NATIONAL BUREAU OF ECONOMIC RESEARCH
NATIONAL BUREAU OF ECONOMIC RESEARCH

Insurance Rationing and the Origins of Workers' Compensation

Price V. Fishback, Shawn Everett Kantor

NBER Working Paper No. 4943
Issued in December 1994
NBER Program(s):   DAE

A central question concerning the economic motivation for the adoption of workers' compensation is the extent to which workers had access to their desired levels of private accident insurance around the turn of the century. If insurance were rationed then workers' primary option would have been to use savings to protect against accident risk. We develop a theoretical model that suggests that workers' compensation, under this market condition, should have caused a reduction in households' precautionary saving. Our empirical test is based on a sample of over 7000 households surveyed for the 1917- 1919 Bureau of Labor Statistics Cost-of-Living study. Regression analysis suggests that households tended to save less, holding all else constant, if their states had workers' compensation in force. This finding, in concert with qualitative information about the insurance industry, provides some evidence that insurance companies were unable to effectively offer workplace accident insurance to a wide range of workers. By shifting the burden of insurance from workers to employers, workers' compensation benefitted risk-averse workers who were rationed out of the insurance market, even if they paid for their more generous post-accident benefits through lower wages.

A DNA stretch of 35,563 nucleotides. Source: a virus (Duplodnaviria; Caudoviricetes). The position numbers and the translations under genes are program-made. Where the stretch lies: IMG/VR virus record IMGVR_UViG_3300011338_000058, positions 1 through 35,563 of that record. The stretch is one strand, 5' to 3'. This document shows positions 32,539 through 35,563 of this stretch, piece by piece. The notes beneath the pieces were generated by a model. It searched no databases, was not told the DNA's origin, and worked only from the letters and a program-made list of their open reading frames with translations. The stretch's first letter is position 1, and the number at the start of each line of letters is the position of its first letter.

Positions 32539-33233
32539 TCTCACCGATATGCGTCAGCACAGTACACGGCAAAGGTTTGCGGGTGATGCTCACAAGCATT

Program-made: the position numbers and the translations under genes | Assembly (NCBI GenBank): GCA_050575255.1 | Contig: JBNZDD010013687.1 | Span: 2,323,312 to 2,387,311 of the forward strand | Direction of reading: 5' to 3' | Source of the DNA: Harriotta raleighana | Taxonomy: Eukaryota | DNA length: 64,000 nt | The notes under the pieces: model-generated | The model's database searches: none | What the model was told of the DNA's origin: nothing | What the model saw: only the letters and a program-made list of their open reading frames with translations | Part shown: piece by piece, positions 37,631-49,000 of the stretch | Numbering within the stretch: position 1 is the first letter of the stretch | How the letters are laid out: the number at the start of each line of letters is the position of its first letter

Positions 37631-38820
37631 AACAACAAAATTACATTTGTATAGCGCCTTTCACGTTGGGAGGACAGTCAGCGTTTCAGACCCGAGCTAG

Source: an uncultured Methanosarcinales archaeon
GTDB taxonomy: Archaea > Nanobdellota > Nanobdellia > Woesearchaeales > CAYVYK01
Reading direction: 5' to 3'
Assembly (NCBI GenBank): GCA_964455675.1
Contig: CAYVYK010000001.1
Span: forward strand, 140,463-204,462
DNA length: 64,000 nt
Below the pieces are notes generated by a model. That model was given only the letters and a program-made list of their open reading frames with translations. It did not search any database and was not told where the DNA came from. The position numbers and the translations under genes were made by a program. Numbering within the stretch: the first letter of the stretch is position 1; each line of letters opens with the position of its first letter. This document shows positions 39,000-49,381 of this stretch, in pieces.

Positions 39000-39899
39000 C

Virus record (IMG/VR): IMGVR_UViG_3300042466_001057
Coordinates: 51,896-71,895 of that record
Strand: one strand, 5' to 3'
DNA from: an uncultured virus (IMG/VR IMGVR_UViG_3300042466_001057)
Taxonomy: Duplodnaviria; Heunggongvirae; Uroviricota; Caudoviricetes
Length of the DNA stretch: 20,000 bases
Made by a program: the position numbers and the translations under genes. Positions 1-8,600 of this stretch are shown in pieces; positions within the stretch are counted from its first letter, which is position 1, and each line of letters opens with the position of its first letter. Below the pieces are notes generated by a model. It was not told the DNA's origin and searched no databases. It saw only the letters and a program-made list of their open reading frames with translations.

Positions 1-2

download in pdf format
   (736 K)

email paper

This paper is available as PDF (736 K) or via email.

Machine-readable bibliographic record - MARC, RIS, BibTeX

Document Object Identifier (DOI): 10.3386/w4943

Published: "Precautionary Saving, Insurance, and the Origins of Worker's Compensation," Journal of Political Economy, 104, April 1996, pp.419- 442.

Users who downloaded this paper also downloaded these:
Fishback and Kantor w5840 The Adoption of Workers' Compensation in the United States 1900-1930
 
Publications
Activities
Meetings
Data
People
About

Support
National Bureau of Economic Research, 1050 Massachusetts Ave., Cambridge, MA 02138; 617-868-3900; email: info@nber.org

Contact Us